“Wait!” cautioned Natalie, acting as handmaiden.  “What if when you’re an old lady you turn all saggy and baggy and wrinkly—”

“Aw PEEshaw,” Skeeter snorted, pausing in her doffing to punch Nat on the arm.  She glanced down with fond complacency at her own unpropped upper deck, so obviously firm for life at age 15.

Now Skeeter’s skin was still without scar or mark, and of a sanguine-pink complexion that went achingly well with her strawberry-golden hair and tiny little bright blue eyes.  “A heartbreaker,” Gramma Otto had declared when the 6-year-old Kelly Rebecca put on her first pair of black patent leathers.  “That child is going to break a lot of hearts before she’s through.”

“Lookit me Gramma!” the heartbreak kid had shouted, thoroughly beside herself with stomp-on-the-floor glee.  “Lookit!  You can see my underpants in my shoes!

Nine autumns later in Madame Zelda’s changing alcove, Skeeter decided with a last-minute “Ulp” that the beestung kissylips were just too risky—they might look like a sudden blemish, especially to male eyes blurred by lust.  So after further consideration she settled on her baptismal initials, K.R.K., and them to go on her right hindquarter after all.

To this end (and past it) Skeeter wriggled out of her fancy-free jeans and fire-engine-red brevities (for which she’d recently given up her virgin-whites), while helpful Nat kept her in staggering stitches by wondering aloud whether Bless This Buttock ought not to be added or better yet a predictably-pointed arrow along with Do Not Open Till Xmas.

“Quit it, Natalie!  I got my pants down!”

Out of the alcove then, their gigglefit dying away as Skeeter was directed up onto a gymnastic horselike apparatus.  Madame Zelda proceeded to desmock and inspect the petite patoot to be tattooed; and Skeeter lay there prone and petrified.

“Wait!” went Natalie again.  “What happens if you do get all old and wrinkly—”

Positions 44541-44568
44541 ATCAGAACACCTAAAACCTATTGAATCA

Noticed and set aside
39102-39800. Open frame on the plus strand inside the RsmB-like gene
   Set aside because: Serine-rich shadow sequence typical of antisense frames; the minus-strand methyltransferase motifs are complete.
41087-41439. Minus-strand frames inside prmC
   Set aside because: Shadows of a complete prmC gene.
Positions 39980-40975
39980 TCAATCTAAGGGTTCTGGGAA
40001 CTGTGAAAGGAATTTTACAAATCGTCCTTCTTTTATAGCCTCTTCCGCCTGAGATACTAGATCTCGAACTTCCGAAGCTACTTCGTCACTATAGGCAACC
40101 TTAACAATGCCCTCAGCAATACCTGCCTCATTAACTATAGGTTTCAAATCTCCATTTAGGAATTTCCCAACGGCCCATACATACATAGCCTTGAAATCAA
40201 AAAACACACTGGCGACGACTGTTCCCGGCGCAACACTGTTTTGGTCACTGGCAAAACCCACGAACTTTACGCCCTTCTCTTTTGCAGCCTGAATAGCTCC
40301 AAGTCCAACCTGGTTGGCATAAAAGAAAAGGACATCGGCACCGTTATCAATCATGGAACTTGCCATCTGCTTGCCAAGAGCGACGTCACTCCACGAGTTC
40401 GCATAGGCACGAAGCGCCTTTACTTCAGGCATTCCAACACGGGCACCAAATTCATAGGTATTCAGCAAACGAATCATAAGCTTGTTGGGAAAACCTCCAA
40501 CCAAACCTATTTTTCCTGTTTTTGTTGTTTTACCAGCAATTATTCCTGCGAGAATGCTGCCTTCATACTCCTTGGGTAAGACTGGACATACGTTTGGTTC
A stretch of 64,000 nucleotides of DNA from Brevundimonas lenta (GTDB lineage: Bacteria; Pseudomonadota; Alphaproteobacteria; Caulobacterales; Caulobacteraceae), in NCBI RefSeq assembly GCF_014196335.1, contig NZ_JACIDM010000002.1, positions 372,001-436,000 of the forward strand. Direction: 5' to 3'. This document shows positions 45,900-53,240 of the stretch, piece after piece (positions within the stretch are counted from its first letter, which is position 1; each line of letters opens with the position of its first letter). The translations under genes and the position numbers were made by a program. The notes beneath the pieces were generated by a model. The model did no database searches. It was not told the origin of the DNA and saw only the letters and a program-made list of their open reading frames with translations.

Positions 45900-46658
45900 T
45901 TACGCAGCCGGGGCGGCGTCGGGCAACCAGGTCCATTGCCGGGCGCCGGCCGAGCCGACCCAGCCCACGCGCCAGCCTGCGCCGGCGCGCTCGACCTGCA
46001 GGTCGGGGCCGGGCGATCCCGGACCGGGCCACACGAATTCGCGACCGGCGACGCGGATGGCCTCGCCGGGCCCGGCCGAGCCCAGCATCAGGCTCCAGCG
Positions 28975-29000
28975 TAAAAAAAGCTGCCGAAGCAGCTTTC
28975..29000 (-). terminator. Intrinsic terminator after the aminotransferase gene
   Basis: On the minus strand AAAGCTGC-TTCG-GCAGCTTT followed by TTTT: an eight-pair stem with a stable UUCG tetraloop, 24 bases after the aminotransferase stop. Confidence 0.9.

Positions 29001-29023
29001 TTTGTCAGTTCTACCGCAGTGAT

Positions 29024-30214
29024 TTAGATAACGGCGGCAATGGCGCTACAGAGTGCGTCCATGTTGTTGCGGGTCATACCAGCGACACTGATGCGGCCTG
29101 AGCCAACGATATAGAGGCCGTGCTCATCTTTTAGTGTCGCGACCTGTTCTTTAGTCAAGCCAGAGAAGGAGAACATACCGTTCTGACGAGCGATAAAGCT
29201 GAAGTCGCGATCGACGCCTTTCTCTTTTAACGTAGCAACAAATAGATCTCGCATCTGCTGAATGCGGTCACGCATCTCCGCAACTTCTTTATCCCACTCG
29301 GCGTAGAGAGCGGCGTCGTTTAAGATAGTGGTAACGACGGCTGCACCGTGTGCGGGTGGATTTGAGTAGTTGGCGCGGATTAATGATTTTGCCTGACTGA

“Shut up!” (somewhat muffled).

“No listen!—suppose your initials turn into like a K.K.K.?

“Oh wow,” breathed Skeeter.

And on the spot our ecstatic neophytes concocted this really cool story about Skeeter getting kidnapped by Ku Klux thugs, and branded when she wouldn’t make out with hoods in hoods.  The girls were eager to put a pillowcase on Zelda’s head and so lend a touch of verisillymissitude to their story; but Madame picked up an electric needle and said, “Still now.”

Then followed the emblazoning, the deftly indelible application of curlicued letters, with Skeeter gritting stoic teeth throughout and not making mock-orgasm noises, so that Nat guessed it must be no-lie painful.  And after Skeeter’s underwritten tush was reclad and back out on McKinley Street, the rest of her let fly a tremendous


for the benefit of downtown Demortuis.

“Hurts, hunh?” asked Nat.


“What!  You know what!”

“Oh, that.  What about it?”

“Does it hurt?!”

“Naah, not what you’d call ‘hurt’—just stings a little.”


“You’ll find out,” Skeeter grinned.

As had been foreseen, there was insufficient allowance left for Natalie to get ornamented that day, but more than enough for bus fare home.  So Skeeter the Initiate revealed a last step towards achieving ultraBuzzettedom:  You must go into a genuine bar and there order, receive, and drink down a bonafide cocktail.

Neither girl was absolutely certain how much an authentic shot would cost.  But Skeeter led the way—sashaying, to the extent her poor stung rump would allow—to a likely-looking corner tavern, and inside it, and up to the bar, forthrightly demanding Southern Comfort on the rocks with a white wine chaser.

“Make it a double,” she added.

“Yeah, both of us,” said Natalie.

The countryboyish bartender carded them both, but of course each girl was armed with a fake ID.  “Just a couple of dames wanting a couple of snorts,” explained Skeeter.

“Well,” went the nonplused barman, and (the girls swore afterward) was reaching for bottles and glasses when his grizzled colleague stepped over.

“Forget it, kiddies.”

“Hey!  We are of age.”

“I bet you are.  On your way now, before I call your fathers on you.”

“Aw, we weren’t doing anything—”

“Yeah, anything—”

“Outta here!”

“I,” Skeeter riposted, “shall take my boozing someplace high-classier from now on.”

“You do that, little girl.  Show ‘em out, Vince.”

The young bartender escorted them to the doorstep, where Skeeter apologized for making him look like a dork in front of his boss.

“That’s okay,” said Vince, one big blush, and handed her a scrap of paper.

“What’s this?”

“M’ phone number,” Vince blurted before hastening back inside.

Skeeter looked from the note to Natalie and back again in total wondrous puzzlement.

“What do you suppose he gave me this for?” she asked.


[An earlier version of “Initially Illustrated” appeared in Arnazella in 1992]

© P. S. Ehrlich 2002-2010


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[Sadly, Ten Thousand Monkeys is now gone from the Web.  Above is a replica of their July 2002 publication.]